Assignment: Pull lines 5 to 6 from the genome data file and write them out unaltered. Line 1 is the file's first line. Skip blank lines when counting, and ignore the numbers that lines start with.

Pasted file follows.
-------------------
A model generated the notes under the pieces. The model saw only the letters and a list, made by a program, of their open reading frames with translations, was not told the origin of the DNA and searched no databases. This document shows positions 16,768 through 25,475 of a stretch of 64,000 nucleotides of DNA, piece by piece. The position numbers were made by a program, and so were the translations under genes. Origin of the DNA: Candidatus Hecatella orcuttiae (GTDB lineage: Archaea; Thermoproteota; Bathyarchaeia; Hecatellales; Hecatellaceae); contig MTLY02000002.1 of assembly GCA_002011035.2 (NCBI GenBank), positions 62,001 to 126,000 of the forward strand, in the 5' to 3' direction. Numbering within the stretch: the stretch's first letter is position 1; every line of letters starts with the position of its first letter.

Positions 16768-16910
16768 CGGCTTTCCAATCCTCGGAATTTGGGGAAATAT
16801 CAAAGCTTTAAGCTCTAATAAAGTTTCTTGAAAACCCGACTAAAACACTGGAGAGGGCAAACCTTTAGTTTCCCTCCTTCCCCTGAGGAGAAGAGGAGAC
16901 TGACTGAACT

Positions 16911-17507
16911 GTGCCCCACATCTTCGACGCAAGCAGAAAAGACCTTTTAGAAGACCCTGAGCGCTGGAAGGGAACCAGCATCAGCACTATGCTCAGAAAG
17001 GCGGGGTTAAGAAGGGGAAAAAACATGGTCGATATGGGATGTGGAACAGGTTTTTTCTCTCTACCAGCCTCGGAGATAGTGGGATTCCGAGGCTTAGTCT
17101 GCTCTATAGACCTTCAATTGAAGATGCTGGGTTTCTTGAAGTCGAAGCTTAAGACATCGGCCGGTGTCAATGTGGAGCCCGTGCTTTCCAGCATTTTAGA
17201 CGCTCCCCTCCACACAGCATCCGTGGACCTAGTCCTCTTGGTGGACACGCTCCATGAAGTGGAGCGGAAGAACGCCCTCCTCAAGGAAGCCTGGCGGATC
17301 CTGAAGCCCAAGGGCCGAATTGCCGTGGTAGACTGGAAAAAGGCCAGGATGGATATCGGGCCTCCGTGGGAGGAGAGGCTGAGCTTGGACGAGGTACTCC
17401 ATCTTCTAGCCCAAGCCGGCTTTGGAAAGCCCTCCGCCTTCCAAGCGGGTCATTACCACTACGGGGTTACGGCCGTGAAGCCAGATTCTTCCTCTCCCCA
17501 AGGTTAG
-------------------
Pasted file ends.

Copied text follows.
16901 TGACTGAACT

Positions 16911-17507